fiercest of all—a storm with the force of an Atlantic hurricane and the cold of an arctic
night. Every community in the
Red River basin endured the
blizzards.

In early March 1997, flooding
began in southern Minnesota
and quickly spread to South
Dakota and North Dakota. The
greatest devastation occurred in
Grand Forks, North Dakota, and
East Grand Forks, Minnesota,
following the failure of the dike
system, which required over
50,000 people to evacuate their
homes. Many small rural
communities throughout the
southern and central part of              Volunteers built dikes around many homes in South Fargo, North
Minnesota and eastern North               Dakota, following the Red River Floods.
Dakota were also affected by the
flooding.

Evacuees found themselves in need of emergency housing, mass feeding, and
personal care items. The need for emergency response during this disaster was so
massive that no local government, community, or voluntary disaster relief agency
could alone address all the needs of the disaster victims. Disaster relief voluntary
agencies, such as the Salvation Army, the American Red Cross, Adventist Community
Services, Southern Baptist Disaster Relief, and Mennonite Disaster Service, quickly
partnered with local communities and the government at all levels to assure a


The Role of Voluntary Agencies in Emergency Management                                          Page 1-3
UNIT ONE: INTRODUCTION T O DISASTER RELIEF VOLUNTARY AGENCIES


successful response to the flood victims assisted.




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                                      UNIT ONE: INTRODUCTION T O DISASTER RELIEF VOLUNTARY AGENCIES


Some specific examples of the collaborative efforts of these emergency management
partners are highlighted below.

•   Rural communities around the area opened their doors to the flood victims, and
    neighborhoods of 2,000 to 3,000 people tripled their populations overnight. In
    addition, at the height of the flood, over 1,400 evacuees become the personal
    guests of Air Force personnel who lived in base housing near the affected areas.

•   A United States Air Force base, located 17 miles west of Grand Forks, North
    Dakota, became a temporary home for thousands of evacuees. Three large
    airplane hangars were quickly converted into mass shelters which were co-
    managed by the American Red Cross and the Salvation Army.

•   Southern Baptist Disaster Relief dispatched a large food-preparation trailer to the
    Air Force base for the evacuees. The Salvation Army and the American Red Cross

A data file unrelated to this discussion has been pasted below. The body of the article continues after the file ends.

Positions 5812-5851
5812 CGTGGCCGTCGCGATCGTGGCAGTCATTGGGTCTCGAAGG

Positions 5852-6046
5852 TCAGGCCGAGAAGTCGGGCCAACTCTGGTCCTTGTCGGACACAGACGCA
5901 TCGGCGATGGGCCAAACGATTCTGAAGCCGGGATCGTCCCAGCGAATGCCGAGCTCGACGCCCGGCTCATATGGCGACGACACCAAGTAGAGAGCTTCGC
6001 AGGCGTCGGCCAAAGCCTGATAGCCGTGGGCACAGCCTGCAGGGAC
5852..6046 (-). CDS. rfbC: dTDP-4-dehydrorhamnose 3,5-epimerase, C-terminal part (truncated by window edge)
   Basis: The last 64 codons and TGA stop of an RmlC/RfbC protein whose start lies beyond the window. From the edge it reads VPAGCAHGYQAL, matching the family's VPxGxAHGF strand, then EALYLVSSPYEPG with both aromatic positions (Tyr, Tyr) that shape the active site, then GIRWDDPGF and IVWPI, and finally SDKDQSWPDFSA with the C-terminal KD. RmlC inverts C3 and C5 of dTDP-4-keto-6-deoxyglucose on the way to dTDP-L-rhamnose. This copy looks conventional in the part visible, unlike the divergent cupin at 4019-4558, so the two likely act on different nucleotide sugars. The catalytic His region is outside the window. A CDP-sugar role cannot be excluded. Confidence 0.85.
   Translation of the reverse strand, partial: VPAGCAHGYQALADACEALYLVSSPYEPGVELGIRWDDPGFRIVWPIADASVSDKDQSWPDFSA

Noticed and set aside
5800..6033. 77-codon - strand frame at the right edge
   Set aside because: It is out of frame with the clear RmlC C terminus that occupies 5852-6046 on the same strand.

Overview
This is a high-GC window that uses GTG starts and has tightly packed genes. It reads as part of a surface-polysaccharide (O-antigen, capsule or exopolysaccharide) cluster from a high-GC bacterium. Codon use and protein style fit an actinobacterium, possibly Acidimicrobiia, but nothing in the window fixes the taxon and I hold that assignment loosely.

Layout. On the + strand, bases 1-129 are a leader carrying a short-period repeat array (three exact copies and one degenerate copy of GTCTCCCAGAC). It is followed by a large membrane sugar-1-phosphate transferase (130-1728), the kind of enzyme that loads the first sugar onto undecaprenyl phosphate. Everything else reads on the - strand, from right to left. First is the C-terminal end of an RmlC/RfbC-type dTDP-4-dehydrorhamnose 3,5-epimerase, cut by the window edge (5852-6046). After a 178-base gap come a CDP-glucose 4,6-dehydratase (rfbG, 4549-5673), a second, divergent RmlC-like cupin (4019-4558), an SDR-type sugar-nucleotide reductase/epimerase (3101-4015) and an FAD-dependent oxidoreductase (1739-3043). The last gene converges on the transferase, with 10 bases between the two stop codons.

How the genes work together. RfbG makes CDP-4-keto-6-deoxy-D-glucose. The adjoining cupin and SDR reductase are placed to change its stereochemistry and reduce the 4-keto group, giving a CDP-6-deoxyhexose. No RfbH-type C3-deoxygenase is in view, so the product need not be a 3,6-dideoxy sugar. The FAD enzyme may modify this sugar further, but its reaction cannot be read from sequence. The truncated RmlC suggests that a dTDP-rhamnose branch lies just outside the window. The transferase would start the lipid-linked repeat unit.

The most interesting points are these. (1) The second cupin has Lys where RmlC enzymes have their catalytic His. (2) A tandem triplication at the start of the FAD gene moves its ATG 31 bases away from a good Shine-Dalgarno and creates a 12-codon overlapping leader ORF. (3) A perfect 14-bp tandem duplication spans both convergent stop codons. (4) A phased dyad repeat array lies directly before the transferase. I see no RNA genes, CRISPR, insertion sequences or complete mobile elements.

transported and served meals prepared by the Southern Baptists. Air Force
    personnel supervised and coordinated this mass feeding effort, maximizing the
    contributions of each voluntary agency.

•   Families from Mennonite Disaster Services provided assistance to the Salvation
    Army in operating a major distribution center for donated goods and in running
    their social services office. While the husbands from Mennonite Disaster Services
    worked in the warehouse and distribution center, their wives provided assistance
    in the Salvation Army’s social service office. The Salvation Army, in return,
    provided housing and meals for the Mennonite families.

•   As a shortage of food supplies at the distribution center began to develop in June,
    the Fargo Food Bank responded by providing needed food supplies for a six-week
    period.

•   Southern Baptist Disaster Relief opened an emergency day care center just a few
    doors down from the Salvation Army’s distribution center. As activities at the day
    care center developed and supply needs emerged, the Salvation Army was able to
    respond with goods housed at their warehouse. As a result, a strong working
    relationship developed between these two voluntary agencies.

•   Throughout the response effort, volunteers were recruited from St. Paul and
    Minneapolis through area voluntary agencies, local corporations, and the media.
    For example, the NBC KARE 11 television station in the twin cities partnered with
    local voluntary agencies to provide months of volunteer support to the disaster
    area. Northwest Airlines donated a DC-10 on three different occasions to fly
    several hundred volunteers to participate in a one-day community restoration
    house cleaning project. The University of North Dakota provided housing for these
    volunteers.

As these examples indicate, the Red River Floods provided many unique opportunities
for cooperative partnerships between disaster relief voluntary agencies, the local,
State, and Federal governments, the corporate world, and the public at large. As a


The Role of Voluntary Agencies in Emergency Management                                     Page 1-5
UNIT ONE: INTRODUCTION T O DISASTER RELIEF VOLUNTARY AGENCIES


result, thousands of disaster-affected individuals and families received timely and
effective assistance.


VOLUNTARY AGENCIES: STRONG EMERGENCY MANAGEMENT
PARTNERS
The Red River Floods disaster is an excellent example of how voluntary agencies are
critical partners in helping communities recover from the devastating effects of
disasters. Although this example dealt with the flooding of a river, many of the
services provided by voluntary agencies and the partnerships that developed could
also result from a hurricane, earthquake, tornado, or act of terrorism. Discussed